A report by Datagenic and The Energy Partnership
Today’s data challenges are not necessarily new but are certainly more complex, and this level of complexity is increasing. The compliance, legacy and IT integration challenges faced by data managers are constantly evolving to address the evolutionary characteristics of the underling energy market as it becomes more of a financial market, while new energy directives and policies at both a European and individual EU member state level are being developed to meet competition, supply security and climate change demands.
These varied challenges provide energy companies with opportunities to address their risk-reward scenarios, particularly with respect to data management. With data becoming ever more critical to efficient and effective business management, companies have to adopt new policies and strategies, and revise existing procedures, to ensure that the risks faced through these challenges are minimised and the rewards maximised. The successful companies will be those that are able to realise the opportunities presented by the various business challenges.
Effective data management relies on data quality, accessibility and availability. Companies need to determine the base thresholds for these factors, which will typically be influenced by the demands of customers and may also be influenced by the systems and processes adopted by competitors.
In managing data, companies can either adopt a centralised company-wide or individual business unit approach. This will be influenced by the uniqueness of data to some business units and how data flows between these units within an organisation. How this data is managed will impact costs and therefore profitability. Companies can also use outsourcing or managed data services for both data acquisition and management, which can provide both management efficiencies and cost savings.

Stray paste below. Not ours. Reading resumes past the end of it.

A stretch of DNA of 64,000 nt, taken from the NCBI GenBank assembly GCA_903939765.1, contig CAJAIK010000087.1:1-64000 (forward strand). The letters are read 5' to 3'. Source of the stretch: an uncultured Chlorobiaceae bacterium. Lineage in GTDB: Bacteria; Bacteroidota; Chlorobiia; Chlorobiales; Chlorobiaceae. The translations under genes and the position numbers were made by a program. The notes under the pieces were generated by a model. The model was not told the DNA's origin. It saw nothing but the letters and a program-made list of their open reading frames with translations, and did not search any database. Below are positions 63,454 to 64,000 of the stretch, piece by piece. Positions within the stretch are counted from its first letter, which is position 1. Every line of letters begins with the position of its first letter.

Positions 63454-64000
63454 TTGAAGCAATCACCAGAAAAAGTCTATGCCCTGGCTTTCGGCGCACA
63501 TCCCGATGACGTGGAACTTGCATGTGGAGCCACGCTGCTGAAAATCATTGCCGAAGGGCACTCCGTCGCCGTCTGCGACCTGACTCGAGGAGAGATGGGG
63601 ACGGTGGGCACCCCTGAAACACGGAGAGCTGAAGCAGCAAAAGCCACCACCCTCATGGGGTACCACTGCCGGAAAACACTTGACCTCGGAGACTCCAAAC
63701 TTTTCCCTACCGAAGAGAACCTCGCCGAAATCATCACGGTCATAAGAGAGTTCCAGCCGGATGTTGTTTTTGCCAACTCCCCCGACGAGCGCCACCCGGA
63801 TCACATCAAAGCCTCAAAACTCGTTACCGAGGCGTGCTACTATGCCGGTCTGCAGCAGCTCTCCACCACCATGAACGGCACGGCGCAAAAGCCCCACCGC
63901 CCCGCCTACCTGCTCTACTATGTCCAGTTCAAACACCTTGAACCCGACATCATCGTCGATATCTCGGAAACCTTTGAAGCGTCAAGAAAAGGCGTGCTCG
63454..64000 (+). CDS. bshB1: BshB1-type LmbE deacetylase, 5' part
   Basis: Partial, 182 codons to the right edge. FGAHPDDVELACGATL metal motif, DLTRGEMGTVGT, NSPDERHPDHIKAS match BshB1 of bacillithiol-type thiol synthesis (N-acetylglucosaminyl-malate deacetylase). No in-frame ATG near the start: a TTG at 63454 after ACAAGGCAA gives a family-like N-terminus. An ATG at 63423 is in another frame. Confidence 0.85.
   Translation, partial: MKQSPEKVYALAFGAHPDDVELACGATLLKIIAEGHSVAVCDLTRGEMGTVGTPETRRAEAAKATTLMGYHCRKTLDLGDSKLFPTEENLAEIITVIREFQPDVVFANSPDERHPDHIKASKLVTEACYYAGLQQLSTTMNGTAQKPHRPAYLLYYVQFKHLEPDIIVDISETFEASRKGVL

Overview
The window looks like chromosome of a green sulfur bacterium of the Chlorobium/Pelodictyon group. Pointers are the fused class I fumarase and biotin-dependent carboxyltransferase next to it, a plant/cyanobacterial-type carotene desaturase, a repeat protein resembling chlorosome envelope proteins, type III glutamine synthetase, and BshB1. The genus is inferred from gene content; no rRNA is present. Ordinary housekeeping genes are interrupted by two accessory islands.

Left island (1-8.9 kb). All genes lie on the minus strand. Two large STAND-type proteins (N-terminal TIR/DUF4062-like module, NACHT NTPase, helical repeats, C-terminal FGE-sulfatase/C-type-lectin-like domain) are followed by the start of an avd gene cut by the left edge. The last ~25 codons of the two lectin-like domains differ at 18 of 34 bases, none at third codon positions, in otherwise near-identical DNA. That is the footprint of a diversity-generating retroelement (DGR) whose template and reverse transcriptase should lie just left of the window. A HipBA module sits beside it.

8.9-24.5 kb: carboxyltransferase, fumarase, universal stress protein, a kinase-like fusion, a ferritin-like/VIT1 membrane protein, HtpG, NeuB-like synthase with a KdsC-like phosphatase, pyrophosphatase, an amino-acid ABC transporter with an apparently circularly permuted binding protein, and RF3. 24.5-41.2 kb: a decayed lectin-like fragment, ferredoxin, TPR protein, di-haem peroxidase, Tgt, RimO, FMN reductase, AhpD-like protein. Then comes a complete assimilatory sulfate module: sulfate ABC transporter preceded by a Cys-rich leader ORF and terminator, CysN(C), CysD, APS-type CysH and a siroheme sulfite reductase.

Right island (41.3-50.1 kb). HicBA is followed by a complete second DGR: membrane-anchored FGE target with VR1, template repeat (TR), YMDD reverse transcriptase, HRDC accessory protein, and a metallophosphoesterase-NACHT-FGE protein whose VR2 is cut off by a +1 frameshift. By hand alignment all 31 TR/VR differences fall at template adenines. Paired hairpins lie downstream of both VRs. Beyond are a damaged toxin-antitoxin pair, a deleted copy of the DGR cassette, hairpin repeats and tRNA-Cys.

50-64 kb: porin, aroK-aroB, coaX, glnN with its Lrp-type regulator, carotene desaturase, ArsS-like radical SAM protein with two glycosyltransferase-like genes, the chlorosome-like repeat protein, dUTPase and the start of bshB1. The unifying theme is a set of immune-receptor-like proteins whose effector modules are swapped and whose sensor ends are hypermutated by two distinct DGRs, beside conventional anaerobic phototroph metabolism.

This report takes an overview of the challenges, opportunities and management issues faced by data management.
DataGenic commissioned The Energy Partnership to conduct research into corporate perceptions of, and developments in, energy data management. The brief was to ascertain current data management policy, and perceptions towards outsourcing.
Data management is strongly driven by IT, with 41% of respondents saying this will be a major challenge over the next three years, with only 18% citing businesses responsiveness to market changes as a perceived challenge.
71% of respondents said they had a policy in place that defines standards for the management and governance of data used in critical processes, with most utilising centralised IT infrastructure management in preference to using a centralised data acquisition team.
Two-thirds of respondents apply a portfolio of standard metrics or tests to ensure data quality, with the level of testing reflecting the proprietary nature of the data. Respondents not applying tests explained that such metrics/tests were only omitted for nonproprietary data.
Over half the respondents make data available on an enterprise basis, with those not adopting such an approach saying they had no plans to provide central data stores.